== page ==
Here He Builds
The governor of California lives in one of his loft projects; the mayor of West Sacramento is moving into one of his townhomes. Even Barack Obama dropped by his office en route to the presidency. The scion of one of Sacramento’s most prominent power couples, developer Mark Friedman is now stepping onto center court, hoping to shape the way we live and play through forward-thinking design, starting with the city’s highest-profile building since the State Capitol. Meet our city’s newest game changer.
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TThe Lord of Lofts is staring at a doomed building at the corner of 5th and L streets with dogged intensity. But his electric blue eyes are likely seeing something grander than the weatherworn blocks that make up this side of Downtown Plaza. This is where he sees the tipping point of Sacramento.
“This is the building they are going to start tearing down first,” says developer Mark Friedman (who earned his aristocratic nickname for pioneering a surge in modern mixed-use projects in Sacramento), peering across to the passenger window of his V-10 Audi R8 to get a better look on this cool August morning. At 57, his close-cropped dark hair fades into gray at the short sideburns, and his brow creases into a pattern of perfectly formed rectangles, like a flesh-toned Google map of a city grid.
For Friedman, here is the place where nearly a decade of behind-the-scenes hustling is about to culminate—with a nearly half-billion-dollar, 21st-century coliseum—“the most technologically advanced arena in the world,” as mandated by the Sacramento Kings’ primary owner, Vivek Ranadivé. The design and building of the complex is a colossal undertaking, and one that Friedman, a minority owner of the team, is guiding. But even in the few moments that he slows the car to rubberneck the corner where construction will start, it’s clear that he sees more than that signature structure.
Friedman hopes this site represents a game-changing pivot for an idea of Sacramento that he has been laboring on for years—a way to take his hometown to the next level.
He taps the gas with a fawn-colored desert boot made of leather so buttery it looks like it might melt onto the pedal, and the two-seater shoots towards the 5th Street tunnel, close to where the Kings hosted a demolition kickoff for the new arena a week earlier. Soon, this wall will not exist, replaced by angry mounds of tangled rebar and broken concrete. He gives it one more all-consuming glance, as if willpower alone could start the chunks tumbling down.
Before the “Here We Stay” mantra and the new arena became the talk of the town last year, Friedman was best known for kick-starting the building boom in midtown, beginning with the 1922 Elliott Building on J Street where Governor Jerry Brown now lives when he’s in town. Since Friedman transformed that onetime car dealership across from Memorial Auditorium in 2003 (with developer Mike Heller), he has put together a string of projects with the same modern ethos that seemed avant-garde to the point of risky at their conception—until customers began clamoring for his neoteric stamp and retro sophistication became the trend.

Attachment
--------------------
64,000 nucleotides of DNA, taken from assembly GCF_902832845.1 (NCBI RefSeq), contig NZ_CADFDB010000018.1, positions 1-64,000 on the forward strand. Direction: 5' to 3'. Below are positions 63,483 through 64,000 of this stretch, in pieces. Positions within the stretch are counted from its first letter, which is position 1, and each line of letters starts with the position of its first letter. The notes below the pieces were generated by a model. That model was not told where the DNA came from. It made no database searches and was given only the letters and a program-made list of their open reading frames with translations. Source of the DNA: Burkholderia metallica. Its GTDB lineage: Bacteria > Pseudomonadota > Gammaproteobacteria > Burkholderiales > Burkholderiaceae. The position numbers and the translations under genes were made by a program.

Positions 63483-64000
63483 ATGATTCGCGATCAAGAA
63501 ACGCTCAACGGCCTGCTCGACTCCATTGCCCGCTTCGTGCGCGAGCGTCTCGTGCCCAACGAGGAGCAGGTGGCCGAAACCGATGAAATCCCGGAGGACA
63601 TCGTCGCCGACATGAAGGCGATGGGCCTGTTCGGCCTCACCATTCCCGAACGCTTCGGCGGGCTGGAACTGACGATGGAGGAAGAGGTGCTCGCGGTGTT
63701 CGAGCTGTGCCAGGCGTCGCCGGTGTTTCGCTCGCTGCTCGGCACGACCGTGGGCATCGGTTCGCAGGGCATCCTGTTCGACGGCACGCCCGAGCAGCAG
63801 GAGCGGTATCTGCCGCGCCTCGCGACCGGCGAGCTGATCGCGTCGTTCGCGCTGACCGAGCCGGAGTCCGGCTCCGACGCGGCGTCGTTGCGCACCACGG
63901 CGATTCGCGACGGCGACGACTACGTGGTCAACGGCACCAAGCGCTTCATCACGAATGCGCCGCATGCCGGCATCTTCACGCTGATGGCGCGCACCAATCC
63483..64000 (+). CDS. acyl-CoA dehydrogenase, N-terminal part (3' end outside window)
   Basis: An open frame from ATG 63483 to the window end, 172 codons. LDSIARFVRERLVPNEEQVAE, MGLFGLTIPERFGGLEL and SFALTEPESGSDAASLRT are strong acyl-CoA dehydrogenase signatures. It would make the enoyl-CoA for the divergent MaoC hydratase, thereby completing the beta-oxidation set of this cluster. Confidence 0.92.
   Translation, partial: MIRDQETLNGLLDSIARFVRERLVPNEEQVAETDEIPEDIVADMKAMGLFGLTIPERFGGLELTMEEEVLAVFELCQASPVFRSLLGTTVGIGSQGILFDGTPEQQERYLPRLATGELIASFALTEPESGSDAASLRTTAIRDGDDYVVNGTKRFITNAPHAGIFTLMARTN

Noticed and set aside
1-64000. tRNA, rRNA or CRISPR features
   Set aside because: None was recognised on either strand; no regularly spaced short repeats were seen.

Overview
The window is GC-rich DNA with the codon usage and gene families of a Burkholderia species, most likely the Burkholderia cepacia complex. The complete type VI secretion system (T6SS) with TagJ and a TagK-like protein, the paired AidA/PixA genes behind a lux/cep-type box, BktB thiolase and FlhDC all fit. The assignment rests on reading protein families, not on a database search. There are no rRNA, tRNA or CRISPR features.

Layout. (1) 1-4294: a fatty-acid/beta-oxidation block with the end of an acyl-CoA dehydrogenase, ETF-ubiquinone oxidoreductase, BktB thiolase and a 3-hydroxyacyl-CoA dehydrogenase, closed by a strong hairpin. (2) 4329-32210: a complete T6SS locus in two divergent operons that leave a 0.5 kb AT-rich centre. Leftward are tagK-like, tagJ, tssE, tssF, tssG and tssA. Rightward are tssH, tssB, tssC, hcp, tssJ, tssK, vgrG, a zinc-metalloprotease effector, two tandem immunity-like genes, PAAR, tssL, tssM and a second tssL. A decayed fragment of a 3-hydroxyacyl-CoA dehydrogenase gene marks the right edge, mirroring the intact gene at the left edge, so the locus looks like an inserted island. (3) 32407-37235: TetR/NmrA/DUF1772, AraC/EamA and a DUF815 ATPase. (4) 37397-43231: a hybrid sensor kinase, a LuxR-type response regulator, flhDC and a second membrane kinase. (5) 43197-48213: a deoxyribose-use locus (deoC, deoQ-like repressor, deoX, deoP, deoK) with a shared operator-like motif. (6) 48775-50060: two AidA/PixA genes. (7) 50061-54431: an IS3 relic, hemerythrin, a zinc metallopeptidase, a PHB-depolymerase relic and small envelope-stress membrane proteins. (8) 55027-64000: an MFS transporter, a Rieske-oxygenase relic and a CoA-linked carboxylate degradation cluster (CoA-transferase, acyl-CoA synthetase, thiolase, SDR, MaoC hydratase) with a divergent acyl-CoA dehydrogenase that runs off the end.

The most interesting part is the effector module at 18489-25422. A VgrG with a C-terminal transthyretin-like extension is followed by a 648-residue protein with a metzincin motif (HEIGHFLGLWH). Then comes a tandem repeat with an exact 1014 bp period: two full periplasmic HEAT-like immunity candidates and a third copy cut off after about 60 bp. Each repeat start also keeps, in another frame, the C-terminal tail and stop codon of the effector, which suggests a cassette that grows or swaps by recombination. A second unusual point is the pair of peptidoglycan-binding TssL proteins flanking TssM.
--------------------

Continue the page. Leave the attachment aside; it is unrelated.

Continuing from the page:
“I can still remember when we opened it,” he says of the Elliott’s debut. When the public got a peek for the first time, he quietly hung out at the edges of a third-floor loft space in the building—which boasts ceilings with exposed beams and almost floor-to-ceiling windows—eavesdropping on reactions. What he heard, he says, was that people were hungry for his brand of elegant urbanity that had long dominated in cities like New York and L.A. “It lit a match in terms of making people feel that midtown would be exciting,” he says.
Friedman is proud of chaperoning the city’s architecture out of traditional constraints (when asked about the origin of his company’s name, Fulcrum Property, he cites the Archimedes quote, “Give me a lever long enough and a fulcrum on which to place it, and I shall move the world”). But since the real estate crash of 2008 left him with an unexpectedly open schedule, he’s also been an agent provocateur for a cosmopolitan vision of Sacramento’s future that until now has been largely too esoteric for most to notice.
He has immersed himself in disparate social and cultural orbits, from serving on the Chancellor’s Cabinet at UC Davis and the board of the Sacramento Theatre Company to being a fellow of the American Leadership Forum—an Elks Club-meets-Outward Bound invite-only society of civic-minded power brokers—as part of this ambitious project.
From these connections, he has blueprinted and championed the concept of our city as the “21st-century Silicon Valley” of agribusiness, a notion that sounds breathless in its enthusiasm but is actually rooted in solid sense. It includes UC Davis’ much-hyped World Food Center—an idea that he was pivotal in forming, though he doesn’t publicly take any credit for it, which will likely come to fruition in the coming years. But it goes beyond any one endeavor. It’s about bringing together the innate strengths of this region into a coherent identity. It centers on our climate and the indoor-outdoor ethos that every Northern Californian embraces in one form or another, and it also nurtures our historical home-field advantage—farming.
And it goes far beyond farm-to-fork. Friedman believes there are few issues more central in the coming decades than how the world will manage its food and water supplies. The planet is growing desperate for solutions. He sees the region’s agrarian heritage as a unique strength specific to this area that could not only provide local growth in terms of jobs and new companies, but could also make an international impact by being a world leader in sustainable sustenance. It will be someone’s big business. Why not ours?